Safety relief valves are safety devices which in principle should never be opening in normal service. Their opening usually occurs after the action of other safety devices such as pressure switches, high pressure or high level detectors etc...
When the pressure inside the process exceeds the set pressure of the safety relief valve, the disc and the spindle is raised and allows the pressure to drop to below a preset threshold. In a valve with direct action, the spring compresses and remains compressed until the internal pressure of the system is above the reclosing pressure. When the pressure falls below this pressure, the spring compress the disc on its seat and the valve becomes tight.
The outlet flange of the valve can be extended by piping (vent), often located high mounted vertically or angled. This type of arrangement allows the exhaust of the product by promoting its dilution in the atmosphere, thereby minimizing the potential effects on the environment by channeling in an appropriate area, and for cases of inflammation of the discharged product away the flames of the wall and thus protect the process. On the other hand, a length of piping can be placed upstream of the valve away from the process to protect. It is recommended in the standards that the pipeline including all security features, settings and cutting upstream of a valve should be as short as possible.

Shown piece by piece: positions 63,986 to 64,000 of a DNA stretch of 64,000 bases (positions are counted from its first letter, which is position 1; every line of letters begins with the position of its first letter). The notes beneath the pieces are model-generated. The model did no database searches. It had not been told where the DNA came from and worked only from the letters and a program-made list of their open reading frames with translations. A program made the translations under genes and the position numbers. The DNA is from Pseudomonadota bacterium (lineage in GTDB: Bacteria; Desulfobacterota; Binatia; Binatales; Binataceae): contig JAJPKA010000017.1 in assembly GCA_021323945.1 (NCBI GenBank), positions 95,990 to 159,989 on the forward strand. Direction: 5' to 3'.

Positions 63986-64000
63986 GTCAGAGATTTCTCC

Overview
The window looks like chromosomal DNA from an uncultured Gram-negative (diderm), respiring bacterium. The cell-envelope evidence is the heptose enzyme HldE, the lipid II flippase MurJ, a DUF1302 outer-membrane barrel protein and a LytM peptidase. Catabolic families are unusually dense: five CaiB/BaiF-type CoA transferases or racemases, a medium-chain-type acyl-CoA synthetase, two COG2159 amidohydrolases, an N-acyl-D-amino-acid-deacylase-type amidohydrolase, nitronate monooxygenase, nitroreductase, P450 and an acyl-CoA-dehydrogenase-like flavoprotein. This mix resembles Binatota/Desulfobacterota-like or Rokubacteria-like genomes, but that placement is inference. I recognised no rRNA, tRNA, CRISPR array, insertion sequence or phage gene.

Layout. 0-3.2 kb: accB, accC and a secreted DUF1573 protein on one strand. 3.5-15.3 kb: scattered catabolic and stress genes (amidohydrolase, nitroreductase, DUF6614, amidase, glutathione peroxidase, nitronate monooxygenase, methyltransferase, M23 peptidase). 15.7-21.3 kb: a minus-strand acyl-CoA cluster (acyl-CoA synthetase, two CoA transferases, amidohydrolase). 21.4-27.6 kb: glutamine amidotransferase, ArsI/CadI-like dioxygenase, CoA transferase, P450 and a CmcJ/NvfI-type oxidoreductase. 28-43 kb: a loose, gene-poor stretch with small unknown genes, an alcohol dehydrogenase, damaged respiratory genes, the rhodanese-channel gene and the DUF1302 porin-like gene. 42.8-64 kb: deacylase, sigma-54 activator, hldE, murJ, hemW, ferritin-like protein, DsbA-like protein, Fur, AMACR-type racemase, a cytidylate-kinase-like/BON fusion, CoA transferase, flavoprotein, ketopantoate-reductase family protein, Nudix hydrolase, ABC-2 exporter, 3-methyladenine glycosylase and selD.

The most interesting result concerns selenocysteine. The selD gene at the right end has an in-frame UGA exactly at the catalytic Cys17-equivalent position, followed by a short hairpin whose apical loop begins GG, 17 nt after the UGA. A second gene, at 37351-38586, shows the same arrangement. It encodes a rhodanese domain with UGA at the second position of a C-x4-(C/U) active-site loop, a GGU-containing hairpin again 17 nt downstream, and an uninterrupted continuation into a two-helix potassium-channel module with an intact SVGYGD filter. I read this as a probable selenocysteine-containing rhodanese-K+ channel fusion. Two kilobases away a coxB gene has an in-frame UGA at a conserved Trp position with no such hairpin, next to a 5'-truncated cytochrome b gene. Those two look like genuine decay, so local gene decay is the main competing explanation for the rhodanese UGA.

This study leads to understand the origin of the instabilities affecting these safety relief valves and to promote simple rules for a proper design of the inlet and outlet piping required for stable and secure safety relief valve behavior.